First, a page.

Ye Good Olde Days

I've uploaded my powerpoint presentation about what I learned at the AFNI bootcamp; for the slides titled "AFNI Demo", "SUMA Demo", and so on, you will have to use your imagination.

The point of the presentation is that staying close to your data - analyzing it, looking at it, and making decision about what to do with it - are what we are trained to do as cognitive neuroscientists (really, any scientific discipline). The reason I find AFNI to be superior is that it allows the user to do this in a relatively easy way. The only roadblocks are getting acquainted with Unix and shell programming, and also taking the time to get a feel for what looks normal, and what looks potentially troublesome.

Back in the good old days (ca. 2007-2008) we would simply make our scripts from scratch, looking through fMRI textbooks and making judgments about what processing step should go where, and then looking up the relevant commands and options to make that step work. Something would inevitably break, and if you were like me you would spend days or weeks trying to fix it. To make matters worse, if you asked for help from an outside source (such as the message boards), nobody had any idea what you were doing.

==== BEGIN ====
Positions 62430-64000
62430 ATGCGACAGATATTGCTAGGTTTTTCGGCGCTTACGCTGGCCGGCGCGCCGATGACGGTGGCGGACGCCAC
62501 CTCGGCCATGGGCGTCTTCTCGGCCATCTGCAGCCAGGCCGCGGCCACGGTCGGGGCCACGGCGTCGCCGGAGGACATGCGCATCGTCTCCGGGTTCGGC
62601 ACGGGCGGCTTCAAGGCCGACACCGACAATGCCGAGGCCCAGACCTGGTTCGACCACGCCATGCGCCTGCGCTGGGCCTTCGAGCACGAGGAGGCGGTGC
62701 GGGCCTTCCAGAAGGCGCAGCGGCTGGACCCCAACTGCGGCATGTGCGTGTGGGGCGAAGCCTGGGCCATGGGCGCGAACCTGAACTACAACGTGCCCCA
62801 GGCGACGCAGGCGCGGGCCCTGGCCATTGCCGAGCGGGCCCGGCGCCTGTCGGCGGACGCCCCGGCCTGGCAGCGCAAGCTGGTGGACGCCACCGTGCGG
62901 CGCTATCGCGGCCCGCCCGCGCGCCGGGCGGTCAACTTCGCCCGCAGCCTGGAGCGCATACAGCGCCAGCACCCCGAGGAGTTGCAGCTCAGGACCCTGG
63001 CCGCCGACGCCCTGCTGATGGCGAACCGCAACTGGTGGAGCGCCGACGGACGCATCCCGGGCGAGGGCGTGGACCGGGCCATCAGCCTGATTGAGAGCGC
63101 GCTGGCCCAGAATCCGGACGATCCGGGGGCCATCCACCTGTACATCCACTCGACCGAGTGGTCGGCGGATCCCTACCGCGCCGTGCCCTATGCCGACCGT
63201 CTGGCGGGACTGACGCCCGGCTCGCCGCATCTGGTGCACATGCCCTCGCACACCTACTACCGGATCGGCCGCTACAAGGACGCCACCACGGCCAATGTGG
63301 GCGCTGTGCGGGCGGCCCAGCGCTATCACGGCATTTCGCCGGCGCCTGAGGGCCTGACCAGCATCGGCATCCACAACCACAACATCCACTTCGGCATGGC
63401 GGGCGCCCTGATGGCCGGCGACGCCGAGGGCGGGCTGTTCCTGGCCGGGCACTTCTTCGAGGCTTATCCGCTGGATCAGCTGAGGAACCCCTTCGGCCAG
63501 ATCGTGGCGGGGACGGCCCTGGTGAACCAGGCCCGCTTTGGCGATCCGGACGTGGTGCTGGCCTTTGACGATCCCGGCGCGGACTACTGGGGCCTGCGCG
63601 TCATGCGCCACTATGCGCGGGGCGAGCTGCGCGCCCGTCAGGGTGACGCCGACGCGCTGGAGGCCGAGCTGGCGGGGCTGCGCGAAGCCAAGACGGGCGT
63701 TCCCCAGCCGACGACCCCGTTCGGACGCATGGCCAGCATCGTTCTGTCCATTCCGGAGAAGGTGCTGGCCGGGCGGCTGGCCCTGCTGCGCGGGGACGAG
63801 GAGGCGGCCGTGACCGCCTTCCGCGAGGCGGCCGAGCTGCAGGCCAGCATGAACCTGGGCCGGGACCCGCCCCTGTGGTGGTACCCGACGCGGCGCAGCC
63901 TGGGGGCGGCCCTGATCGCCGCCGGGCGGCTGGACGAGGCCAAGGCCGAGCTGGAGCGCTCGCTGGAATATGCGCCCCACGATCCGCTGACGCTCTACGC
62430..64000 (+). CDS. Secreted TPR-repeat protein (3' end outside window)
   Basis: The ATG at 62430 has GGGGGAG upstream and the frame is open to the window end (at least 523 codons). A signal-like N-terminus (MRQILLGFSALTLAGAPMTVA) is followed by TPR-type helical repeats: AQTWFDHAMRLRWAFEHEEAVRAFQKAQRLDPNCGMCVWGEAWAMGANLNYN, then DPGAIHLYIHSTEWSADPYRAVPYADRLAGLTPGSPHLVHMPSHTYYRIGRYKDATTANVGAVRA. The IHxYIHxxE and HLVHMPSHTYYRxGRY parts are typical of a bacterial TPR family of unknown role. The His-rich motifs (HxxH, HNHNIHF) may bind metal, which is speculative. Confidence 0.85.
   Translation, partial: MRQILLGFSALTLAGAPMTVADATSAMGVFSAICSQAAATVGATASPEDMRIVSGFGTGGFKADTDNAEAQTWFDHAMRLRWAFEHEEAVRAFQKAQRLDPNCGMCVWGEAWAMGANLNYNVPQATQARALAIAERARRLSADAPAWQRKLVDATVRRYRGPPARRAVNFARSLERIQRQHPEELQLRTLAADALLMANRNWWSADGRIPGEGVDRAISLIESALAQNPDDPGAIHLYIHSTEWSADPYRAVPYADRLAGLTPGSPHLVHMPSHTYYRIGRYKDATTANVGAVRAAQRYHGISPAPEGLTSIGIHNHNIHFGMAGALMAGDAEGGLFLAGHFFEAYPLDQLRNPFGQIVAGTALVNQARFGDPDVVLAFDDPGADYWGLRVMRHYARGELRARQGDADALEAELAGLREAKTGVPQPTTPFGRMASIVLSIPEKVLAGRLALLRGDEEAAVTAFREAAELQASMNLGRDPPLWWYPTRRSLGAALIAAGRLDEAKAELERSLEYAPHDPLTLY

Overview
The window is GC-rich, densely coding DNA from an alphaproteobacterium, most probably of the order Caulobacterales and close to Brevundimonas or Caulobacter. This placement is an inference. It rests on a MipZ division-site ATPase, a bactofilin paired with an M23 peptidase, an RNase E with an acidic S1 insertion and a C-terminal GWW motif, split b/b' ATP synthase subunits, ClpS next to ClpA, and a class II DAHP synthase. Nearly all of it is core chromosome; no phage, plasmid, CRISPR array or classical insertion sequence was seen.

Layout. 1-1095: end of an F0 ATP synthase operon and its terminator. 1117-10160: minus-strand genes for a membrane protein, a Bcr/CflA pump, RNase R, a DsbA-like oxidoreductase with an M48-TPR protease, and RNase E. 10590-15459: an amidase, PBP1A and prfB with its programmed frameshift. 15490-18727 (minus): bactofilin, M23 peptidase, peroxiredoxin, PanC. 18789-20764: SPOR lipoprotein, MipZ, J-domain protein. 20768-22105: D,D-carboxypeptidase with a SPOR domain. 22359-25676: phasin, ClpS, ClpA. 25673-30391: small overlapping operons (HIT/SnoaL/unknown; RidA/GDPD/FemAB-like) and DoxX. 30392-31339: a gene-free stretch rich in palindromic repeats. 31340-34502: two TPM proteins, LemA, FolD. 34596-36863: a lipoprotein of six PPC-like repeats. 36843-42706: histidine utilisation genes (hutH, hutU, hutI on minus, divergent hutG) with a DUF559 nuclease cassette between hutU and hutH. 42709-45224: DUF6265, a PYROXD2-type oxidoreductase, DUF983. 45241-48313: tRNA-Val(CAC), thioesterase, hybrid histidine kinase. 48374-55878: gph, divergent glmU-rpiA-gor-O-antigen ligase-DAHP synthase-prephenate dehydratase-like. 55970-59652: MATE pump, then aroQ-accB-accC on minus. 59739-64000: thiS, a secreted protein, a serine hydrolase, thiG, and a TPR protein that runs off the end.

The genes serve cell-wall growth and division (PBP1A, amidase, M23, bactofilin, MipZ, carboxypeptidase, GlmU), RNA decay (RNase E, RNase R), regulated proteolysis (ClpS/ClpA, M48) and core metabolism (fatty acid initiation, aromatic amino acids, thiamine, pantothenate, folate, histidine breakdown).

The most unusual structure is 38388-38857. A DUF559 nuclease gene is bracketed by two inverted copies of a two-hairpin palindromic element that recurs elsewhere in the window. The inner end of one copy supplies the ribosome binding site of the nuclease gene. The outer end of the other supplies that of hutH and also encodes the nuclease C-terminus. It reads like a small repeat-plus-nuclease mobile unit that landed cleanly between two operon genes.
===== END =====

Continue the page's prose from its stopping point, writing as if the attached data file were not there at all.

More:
The recent scripts containing the "uber" prefix - such as "", "", and so on - have mitigated this problem considerably, generating streamlined scripts that are more or less uniform across users, and therefore easier to compare and troubleshoot. Of course, you still need to go into the generated script and make some modifications here and there, but everything is pretty much in place. It will still suggest that you check each intermediate step, but that becomes easier to ignore once you have a higher-level interface that takes care of all the minor details for you. Like everything else, there are tradeoffs.